Malaysian blogger, Jeff Ooi was sued by NST for defamation in mid of January 2007.
Therefore, I would think it is important to have some basic understanding of the law of defamation in Malaysia.
What is defamation?
To put it in simple term, defamation occurs when a person expresses words that may lower another person’s reputation in the eyes of the public.
There are two types of defamation in Malaysia: libel and slander.
Libel is when such words are expressed in a permanent form which is usually visible to the eye, like in a book, e-mail or picture.
Slander is when such words are expressed in a temporary form, usually when spoken or made by body movements.
What are the laws governing defamation?
In civil cases of defamation, when a private person sues another private person for defamation, the Defamation Act 1957 is applicable.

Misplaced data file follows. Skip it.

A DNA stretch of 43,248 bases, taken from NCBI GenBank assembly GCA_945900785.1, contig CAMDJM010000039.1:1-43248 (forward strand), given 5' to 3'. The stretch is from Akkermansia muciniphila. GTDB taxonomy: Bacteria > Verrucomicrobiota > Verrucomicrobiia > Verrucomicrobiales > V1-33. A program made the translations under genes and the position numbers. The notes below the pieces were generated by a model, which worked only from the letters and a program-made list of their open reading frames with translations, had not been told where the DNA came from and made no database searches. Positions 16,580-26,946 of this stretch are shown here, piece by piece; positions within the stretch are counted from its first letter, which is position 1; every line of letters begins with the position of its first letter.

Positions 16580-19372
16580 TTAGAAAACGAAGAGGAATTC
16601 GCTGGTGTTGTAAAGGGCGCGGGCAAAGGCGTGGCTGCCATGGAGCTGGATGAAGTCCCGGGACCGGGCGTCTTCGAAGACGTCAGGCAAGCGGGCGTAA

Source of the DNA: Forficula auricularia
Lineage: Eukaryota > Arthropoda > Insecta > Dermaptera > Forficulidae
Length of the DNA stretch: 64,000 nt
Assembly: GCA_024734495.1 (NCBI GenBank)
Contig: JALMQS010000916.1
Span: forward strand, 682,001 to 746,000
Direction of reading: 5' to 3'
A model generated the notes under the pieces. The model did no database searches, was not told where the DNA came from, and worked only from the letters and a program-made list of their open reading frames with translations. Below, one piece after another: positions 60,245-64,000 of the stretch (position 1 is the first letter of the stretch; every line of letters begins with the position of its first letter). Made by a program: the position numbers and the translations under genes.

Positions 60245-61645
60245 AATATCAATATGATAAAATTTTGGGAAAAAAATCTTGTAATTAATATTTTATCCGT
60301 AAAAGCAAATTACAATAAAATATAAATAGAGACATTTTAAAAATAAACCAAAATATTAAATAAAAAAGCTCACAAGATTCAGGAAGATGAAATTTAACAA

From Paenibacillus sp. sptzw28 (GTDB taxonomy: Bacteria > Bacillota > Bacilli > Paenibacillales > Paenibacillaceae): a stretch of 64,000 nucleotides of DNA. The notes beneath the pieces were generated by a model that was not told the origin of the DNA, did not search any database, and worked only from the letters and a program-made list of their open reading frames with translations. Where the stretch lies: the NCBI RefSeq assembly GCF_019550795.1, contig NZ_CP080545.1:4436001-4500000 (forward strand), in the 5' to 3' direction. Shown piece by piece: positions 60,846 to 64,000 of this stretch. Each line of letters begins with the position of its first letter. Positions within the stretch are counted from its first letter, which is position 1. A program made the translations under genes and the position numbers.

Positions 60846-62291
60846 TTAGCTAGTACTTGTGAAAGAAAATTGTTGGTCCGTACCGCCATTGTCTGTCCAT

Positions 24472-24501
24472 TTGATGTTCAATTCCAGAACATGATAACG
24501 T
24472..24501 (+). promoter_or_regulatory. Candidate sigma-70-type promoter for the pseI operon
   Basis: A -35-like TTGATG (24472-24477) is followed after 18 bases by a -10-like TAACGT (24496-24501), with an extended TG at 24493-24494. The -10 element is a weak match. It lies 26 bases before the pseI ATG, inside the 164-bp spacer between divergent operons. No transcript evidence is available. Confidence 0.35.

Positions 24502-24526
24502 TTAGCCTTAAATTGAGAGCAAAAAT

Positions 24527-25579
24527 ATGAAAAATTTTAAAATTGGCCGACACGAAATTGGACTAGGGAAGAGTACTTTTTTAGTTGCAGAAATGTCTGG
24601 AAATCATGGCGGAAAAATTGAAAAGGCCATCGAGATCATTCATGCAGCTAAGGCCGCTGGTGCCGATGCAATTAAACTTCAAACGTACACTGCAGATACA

In criminal cases of defamation, when the state prosecutes a private person for defamation, Section 499 to Section 502 of the Penal Code is applicable.
What is the punishment if you are held guilty of defamation?
Both libel and slander are civil and criminal offences. Thus, a person who is guilty of libel or slander may be sued in court, and also face jail sentence.
In civil cases, the person so defamed will normally sue the maker of the defamatory words for compensation. The amount of the compensation depends on the damage caused to the reputation of the person suing.
In criminal cases, the punishment for defamation is a jail sentence for a maximum of two years, or a fine, or a combination of a jail sentence and a fine [Section 500-502 Penal Code].
We will look at the creteria costituting defamation in my next post.
So please be careful with your comments in my blog….hahahah! (Just joking)
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1 month ago